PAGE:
The sponsor of Washington's first major legal bingo game, who had to write I.O.U. notes to many of the winners at Saturday's event, traded barbs yesterday with the D.C. Lottery Board over who was responsible for his difficulties.
"We gave ourselves a black eye," said Joseph Webb, 33, who goes by the nickname God's Poet, which is also the name of his nonprofit organization that sponsored the games. "I'm disappointed . . . . But I do not choose to give up just because I stumbled." He said the main reason the event lost money is that Lottery Board inspectors nitpicked game operators with technical rules of play under the District's gambling law, and slowed down the sale of $1 bingo cards to players, causing a loss of revenue.
Lottery Board officials say they did not overregulate, but held the game's operator accountable to the gambling law. They said Webb lacked management experience to run a major event like the one on Saturday.
The winners of the last 24 bingo games in the day-long event are owed $12,150, and others, including bus companies that brought players from as far away as Ohio and New York, are owed several thousand more dollars, Webb said.
Although 1,500 people were expected at the event at the D.C. Armory and 1,000 players were needed to break even, only about 600 people showed up, according to Webb. The 7 1/2-hour marathon game was the first major legal bingo game licensed under the District's new gambling law.
Most of the players paid $30 apiece to play, Webb said. Because of the low turnout, there was only enough money to pay the winners of the first 33 bingo games the $6,100 they won, said Lea Adams, a spokesman for the lottery board. At that point, under the advice of lottery board officials, Webb wrote promissory notes to winners of the last 24 games, with $12,150 in prizes, Adams said.
Webb said he does not know when the winners will receive the money they won, which is to be paid by a bonding company that insured the payouts. Such a bond was a condition of the lottery board's granting the license for the event, officials said.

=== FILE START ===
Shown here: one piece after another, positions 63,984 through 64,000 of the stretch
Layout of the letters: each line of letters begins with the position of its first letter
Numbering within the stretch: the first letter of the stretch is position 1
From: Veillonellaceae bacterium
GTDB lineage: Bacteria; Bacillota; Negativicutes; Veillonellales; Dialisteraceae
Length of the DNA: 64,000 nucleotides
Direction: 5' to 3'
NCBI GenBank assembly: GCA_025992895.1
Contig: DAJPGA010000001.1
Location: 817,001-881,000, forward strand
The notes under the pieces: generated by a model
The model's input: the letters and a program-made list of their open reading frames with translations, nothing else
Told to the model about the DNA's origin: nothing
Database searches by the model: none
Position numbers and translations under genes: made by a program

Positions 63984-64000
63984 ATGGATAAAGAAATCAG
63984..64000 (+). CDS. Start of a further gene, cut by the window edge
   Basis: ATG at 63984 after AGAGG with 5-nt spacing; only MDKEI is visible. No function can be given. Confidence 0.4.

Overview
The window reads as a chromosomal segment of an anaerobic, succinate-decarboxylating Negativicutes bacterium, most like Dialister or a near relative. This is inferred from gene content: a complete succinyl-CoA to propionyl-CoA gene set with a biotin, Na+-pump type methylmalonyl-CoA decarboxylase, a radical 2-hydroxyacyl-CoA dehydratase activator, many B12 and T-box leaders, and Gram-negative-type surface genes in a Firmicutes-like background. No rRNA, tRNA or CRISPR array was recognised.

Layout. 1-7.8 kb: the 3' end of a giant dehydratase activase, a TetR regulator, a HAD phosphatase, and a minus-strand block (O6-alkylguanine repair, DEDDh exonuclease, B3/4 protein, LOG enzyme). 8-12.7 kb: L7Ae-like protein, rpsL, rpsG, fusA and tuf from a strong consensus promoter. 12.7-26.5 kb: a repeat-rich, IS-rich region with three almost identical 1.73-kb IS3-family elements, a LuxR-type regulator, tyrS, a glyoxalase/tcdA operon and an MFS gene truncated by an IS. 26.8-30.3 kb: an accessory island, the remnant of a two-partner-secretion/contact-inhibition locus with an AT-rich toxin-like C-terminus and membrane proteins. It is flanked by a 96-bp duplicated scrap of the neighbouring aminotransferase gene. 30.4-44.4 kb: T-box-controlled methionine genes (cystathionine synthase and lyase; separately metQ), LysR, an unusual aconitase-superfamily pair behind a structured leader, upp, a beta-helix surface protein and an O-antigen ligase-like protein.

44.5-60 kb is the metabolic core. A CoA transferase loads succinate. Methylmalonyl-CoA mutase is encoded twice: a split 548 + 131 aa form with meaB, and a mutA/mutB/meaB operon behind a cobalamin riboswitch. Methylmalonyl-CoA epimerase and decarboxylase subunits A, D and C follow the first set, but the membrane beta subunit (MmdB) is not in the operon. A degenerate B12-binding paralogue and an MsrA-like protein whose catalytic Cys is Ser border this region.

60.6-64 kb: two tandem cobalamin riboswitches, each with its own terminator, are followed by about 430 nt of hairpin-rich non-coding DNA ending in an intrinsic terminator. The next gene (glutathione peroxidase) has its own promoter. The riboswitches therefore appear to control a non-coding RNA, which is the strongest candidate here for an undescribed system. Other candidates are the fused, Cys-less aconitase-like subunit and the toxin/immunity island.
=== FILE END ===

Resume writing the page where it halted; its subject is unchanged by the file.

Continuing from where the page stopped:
Bonding company representatives could not be reached for comment yesterday.
Webb said lottery board officials "put a stranglehold" on his operation because they insisted that bingo game "runners," who sell bingo cards to players before each game, count out all proceeds in front of lottery inspectors before returning to the Armory floor to sell more bingo cards. There were not enough runners to sell cards and count the money, Webb said, so many bingo players couldn't play the games they wanted to play. That reduced the proceeds, he contended. As the confusion at the armory mounted, Webb said lottery officials relaxed their rules and expedited the sale of cards. (Lottery officials said they did not relax the rules).
"The board didn't have the insights on what a bingo game is like," Webb said. "They learned a lot Saturday night. We paid their tuition fee."
Adams said it was lottery officials at the Armory Saturday who helped Webb avert a confrontation when he ran out of money.
Webb had not thought of writing promissory notes based on the surety bond, and he complimented officials for advising him that he could, Webb and lottery board officials said. "They hurt us," Webb said. "But after they hurt us they helped us."